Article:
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South Korea’s prime minister and top presidential officials resign en masse

South Korea’s prime minister and senior presidential officials have offered to resign en masse following Wednesday’s parliamentary elections.

Prime Minister Han Duck-soo and all senior presidential advisers to conservative President Yoon Suk Yeol submitted their resignations, according to Yoon’s office, after Wednesday’s elections dealt a huge blow to Yeol’s party. The elections secured the liberal opposition forces’ control of parliament until after Yoon completes his single five-year term in 2027. 

The results will likely set back Yoon’s domestic agenda and weaken his grip on the party. He will also have to face the opposition’s intensifying political offensive during his remaining three years, experts say.

Yoon’s office did not immediately say whether Yoon would accept their resignations.

With most of the votes counted, the main opposition Democratic Party and its satellite party appeared to have won a combined 175 seats in the 300-member National Assembly, according to South Korean media tallies.

Yoon’s ruling People Power Party was projected to have obtained 108 seats.

The final official results were expected later Thursday.

The final voter turnout for South Korea’s 44 million eligible voters was the highest for a parliamentary election since 1992, according to the National Election Commission.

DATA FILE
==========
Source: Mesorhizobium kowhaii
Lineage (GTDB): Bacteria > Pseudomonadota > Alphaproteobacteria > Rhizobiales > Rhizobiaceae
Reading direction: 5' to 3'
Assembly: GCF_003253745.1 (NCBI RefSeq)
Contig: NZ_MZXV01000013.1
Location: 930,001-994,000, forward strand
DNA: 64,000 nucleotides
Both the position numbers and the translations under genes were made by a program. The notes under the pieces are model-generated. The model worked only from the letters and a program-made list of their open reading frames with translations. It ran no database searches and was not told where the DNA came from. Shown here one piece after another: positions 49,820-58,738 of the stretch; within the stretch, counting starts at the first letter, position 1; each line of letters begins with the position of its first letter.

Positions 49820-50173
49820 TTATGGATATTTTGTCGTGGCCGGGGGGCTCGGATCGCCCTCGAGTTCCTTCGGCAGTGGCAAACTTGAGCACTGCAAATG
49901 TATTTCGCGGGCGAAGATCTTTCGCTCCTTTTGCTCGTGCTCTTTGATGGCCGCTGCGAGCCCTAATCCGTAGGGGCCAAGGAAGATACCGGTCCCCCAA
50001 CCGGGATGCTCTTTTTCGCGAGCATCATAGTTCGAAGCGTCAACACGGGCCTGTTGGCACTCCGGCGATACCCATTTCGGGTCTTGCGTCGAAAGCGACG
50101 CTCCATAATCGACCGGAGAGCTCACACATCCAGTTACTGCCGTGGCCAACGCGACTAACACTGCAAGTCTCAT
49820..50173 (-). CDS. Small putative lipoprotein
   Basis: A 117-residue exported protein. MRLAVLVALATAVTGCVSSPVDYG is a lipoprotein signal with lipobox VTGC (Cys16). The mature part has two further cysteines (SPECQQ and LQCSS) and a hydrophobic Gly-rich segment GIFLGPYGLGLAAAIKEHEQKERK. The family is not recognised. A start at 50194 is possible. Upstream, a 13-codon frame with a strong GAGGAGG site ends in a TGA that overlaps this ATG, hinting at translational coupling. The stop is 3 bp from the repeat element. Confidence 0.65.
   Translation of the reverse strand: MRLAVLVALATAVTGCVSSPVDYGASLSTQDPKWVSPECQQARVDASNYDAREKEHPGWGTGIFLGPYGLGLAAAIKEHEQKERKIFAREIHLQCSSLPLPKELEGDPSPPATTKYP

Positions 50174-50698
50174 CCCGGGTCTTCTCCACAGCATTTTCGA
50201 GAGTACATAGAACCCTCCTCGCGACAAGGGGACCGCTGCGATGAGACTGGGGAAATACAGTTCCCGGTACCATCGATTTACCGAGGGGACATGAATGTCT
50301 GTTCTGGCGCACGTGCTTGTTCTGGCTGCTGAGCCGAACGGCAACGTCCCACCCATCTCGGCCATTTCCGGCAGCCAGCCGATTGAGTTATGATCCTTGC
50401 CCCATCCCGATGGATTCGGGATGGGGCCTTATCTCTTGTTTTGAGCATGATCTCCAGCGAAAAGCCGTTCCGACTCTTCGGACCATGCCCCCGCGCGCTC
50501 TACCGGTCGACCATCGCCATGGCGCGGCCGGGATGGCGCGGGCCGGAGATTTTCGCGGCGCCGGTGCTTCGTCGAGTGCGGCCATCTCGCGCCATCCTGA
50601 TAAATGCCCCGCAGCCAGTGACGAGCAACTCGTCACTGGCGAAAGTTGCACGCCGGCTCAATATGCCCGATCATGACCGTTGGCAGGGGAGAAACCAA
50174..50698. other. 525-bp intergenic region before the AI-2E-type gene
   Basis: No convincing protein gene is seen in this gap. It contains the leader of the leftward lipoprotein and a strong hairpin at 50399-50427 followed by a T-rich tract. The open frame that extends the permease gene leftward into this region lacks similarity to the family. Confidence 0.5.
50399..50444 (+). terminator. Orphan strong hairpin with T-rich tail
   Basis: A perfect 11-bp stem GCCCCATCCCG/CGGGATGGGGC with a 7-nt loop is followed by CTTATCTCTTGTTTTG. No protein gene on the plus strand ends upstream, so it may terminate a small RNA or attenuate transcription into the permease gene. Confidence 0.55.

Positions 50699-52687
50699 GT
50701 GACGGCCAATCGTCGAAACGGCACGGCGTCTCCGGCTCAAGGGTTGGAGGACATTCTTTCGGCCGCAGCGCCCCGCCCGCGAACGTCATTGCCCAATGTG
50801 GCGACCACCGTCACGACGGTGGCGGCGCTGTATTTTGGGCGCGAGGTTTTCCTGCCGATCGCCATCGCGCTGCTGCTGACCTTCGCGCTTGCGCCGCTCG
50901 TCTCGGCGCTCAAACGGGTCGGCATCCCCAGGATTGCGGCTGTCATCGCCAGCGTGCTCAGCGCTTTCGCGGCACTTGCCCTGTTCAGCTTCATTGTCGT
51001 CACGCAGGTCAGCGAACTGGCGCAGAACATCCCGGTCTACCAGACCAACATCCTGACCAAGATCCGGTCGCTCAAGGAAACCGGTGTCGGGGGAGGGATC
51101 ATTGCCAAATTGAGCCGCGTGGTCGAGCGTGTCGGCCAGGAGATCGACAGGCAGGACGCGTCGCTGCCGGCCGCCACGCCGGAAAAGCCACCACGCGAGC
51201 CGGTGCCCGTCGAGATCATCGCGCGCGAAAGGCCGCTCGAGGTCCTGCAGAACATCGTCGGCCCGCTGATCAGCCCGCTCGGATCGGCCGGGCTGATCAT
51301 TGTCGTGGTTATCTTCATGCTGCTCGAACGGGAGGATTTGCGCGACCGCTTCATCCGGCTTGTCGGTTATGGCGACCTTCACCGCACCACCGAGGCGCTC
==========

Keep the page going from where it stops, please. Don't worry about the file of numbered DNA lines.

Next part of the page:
In a news conference, ruling People Power Party leader Han Dong-hoon announced he was stepping down to take responsibility for the election defeat.

‘I apologize to the people on behalf of our party, which wasn’t good enough to win the people’s choices,’ he said.

Yoon, a former top prosecutor who took office in 2022, will stay in power and his major foreign policies will likely be unchanged. 

Democratic Party leader Lee Jae-myung, who lost the 2022 presidential election to Yoon, praised Wednesday’s results. 

‘The results of the parliamentary elections are not the victory by the Democratic Party, but the great victory by our people,’ Lee said Thursday. ‘Now, the elections are over. Both the ruling and opposition political parties must pull together all their strength to resolve economic and public livelihood problems.’

In South Korea, executive power is mostly wielded by the president, but the prime minister is the country’s No. 2 official and would take power if the president becomes incapacitated.

The incoming parliament is to begin meeting on May 30 for a four-year term. 

The Associated Press contributed to this report.

This post appeared first on FOX NEWS

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